What is earnest money and how does it work?

Want to buy a home? It’s helpful to know how upfront expenses—like the down payment and closing costs—could affect your home buying budget. You’ll probably want to factor earnest money into that budget too. 

Even though earnest money deposits aren’t required by law, they’re a standard practice in real estate transactions. But what exactly is earnest money? Who pays it? And how does it work?

Key takeaways

  • A buyer makes an earnest money deposit to demonstrate their intent to purchase a home. 
  • The deposit amount is typically 1% to 2% of the purchase price. 
  • Earnest money may be held in an escrow account until the sale is finalized.
  • Including contingencies in the purchase agreement could help protect earnest money deposits.

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What is earnest money in real estate?

Earnest money is a good faith deposit made by a buyer to a seller. It’s commonly used in real estate transactions to show that a buyer is serious about purchasing a home. 

Once the seller accepts the buyer’s offer, a purchase agreement is signed. Buyers typically pay an earnest money deposit within one or two days of their offer being accepted. The money may be held by a third party—sometimes in an escrow account—until the sale is finalized.

Keep in mind that earnest money deposits and down payments are two separate expenses. Buyers with mortgages pay a down payment, which is a portion of the home’s purchase price, at closing. The down payment amount is typically set by the lender and can vary depending on the type of home loan.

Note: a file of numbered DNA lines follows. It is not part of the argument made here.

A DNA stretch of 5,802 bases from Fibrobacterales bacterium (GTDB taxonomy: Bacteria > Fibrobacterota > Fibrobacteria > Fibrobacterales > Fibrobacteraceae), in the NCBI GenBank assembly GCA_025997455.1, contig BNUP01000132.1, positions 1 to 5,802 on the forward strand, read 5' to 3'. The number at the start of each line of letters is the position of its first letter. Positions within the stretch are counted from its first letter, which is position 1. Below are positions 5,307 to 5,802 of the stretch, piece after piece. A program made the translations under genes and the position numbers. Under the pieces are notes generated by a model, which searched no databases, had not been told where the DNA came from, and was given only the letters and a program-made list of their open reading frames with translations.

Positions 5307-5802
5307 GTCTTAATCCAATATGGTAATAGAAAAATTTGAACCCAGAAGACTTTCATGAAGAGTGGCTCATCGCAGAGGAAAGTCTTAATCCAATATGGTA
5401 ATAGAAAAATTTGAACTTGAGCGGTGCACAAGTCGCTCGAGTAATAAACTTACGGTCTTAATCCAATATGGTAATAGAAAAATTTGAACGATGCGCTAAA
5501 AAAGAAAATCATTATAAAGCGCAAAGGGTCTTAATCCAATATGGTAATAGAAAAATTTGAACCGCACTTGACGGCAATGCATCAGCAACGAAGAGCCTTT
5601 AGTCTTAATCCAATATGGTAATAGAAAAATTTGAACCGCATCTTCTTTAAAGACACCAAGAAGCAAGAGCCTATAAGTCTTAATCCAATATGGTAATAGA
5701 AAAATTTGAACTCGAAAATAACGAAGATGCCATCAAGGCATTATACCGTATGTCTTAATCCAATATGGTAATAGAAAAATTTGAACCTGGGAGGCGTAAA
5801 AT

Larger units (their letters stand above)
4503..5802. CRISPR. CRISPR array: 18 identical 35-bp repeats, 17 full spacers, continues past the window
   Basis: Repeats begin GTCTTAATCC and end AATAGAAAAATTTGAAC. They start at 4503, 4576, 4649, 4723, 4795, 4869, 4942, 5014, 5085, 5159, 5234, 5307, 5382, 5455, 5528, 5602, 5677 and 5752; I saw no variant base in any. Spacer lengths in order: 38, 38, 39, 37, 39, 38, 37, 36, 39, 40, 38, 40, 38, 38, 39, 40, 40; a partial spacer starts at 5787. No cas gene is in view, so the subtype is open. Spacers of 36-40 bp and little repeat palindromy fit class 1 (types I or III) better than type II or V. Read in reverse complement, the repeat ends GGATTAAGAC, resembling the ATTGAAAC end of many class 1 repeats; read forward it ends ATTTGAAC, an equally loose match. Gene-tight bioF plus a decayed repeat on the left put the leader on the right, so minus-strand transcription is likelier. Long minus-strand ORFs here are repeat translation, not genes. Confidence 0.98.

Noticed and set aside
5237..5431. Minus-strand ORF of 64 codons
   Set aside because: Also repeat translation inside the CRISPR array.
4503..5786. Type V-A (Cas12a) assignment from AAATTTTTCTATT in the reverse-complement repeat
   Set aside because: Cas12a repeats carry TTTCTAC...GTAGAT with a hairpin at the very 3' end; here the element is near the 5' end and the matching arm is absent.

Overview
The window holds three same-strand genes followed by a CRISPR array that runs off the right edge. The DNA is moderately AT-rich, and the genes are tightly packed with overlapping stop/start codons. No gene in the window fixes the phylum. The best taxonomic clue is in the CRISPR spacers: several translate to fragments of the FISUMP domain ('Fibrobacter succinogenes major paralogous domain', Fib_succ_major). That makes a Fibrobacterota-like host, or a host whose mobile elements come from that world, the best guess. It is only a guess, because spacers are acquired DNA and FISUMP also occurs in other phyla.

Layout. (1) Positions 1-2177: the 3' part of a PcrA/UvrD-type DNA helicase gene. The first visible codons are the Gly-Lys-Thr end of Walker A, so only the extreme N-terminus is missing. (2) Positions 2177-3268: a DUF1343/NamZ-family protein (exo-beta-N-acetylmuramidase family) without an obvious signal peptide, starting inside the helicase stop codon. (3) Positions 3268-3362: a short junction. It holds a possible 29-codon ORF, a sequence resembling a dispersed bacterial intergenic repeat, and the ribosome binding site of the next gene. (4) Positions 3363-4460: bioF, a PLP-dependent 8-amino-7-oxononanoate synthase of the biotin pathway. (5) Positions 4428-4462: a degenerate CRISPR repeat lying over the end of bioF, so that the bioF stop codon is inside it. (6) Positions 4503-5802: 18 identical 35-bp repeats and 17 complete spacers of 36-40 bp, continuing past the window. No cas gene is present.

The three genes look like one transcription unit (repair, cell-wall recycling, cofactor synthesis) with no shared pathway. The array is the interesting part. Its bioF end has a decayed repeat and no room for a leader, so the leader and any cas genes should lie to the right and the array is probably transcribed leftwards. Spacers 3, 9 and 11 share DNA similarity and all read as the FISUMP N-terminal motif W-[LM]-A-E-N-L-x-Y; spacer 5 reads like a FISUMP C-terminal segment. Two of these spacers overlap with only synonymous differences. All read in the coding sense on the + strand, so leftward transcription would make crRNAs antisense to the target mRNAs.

How much earnest money is required?

Earnest money deposits may range from 1% to 2% of the home’s price. But in a seller’s market, buyers may offer higher deposits to give themselves a competitive edge. 

Who holds earnest money?

Earnest money is typically held by a third party in an escrow account. The money remains in the account while both parties complete the terms of the contract. At closing, the funds are returned to the buyer and are often applied to the down payment or closing costs. 

Is earnest money refundable?

In some instances, earnest money may be refunded. But it depends on the terms of the purchase agreement. 

Ways to protect earnest money deposits

There are steps buyers and sellers could take to help protect these deposits, such as:

  • Carefully reviewing the terms of the contract.
  • Ensuring the contract is signed by both parties.
  • Working with an experienced real estate agent. 
  • Confirming the payment is made to the correct party.
  • Including contingencies in the purchase agreement.

Be aware that earnest money shouldn’t be sent directly to the seller. Instead, buyers could make the deposit payable to a reputable third party—like an escrow agent, law firm or brokerage—for safekeeping. They should also keep a receipt of the payment for their records. 

Contingencies and earnest money

From financing to appraisals to inspections, real estate transactions have many moving parts. But what happens to earnest money if a home sale doesn’t go according to plan?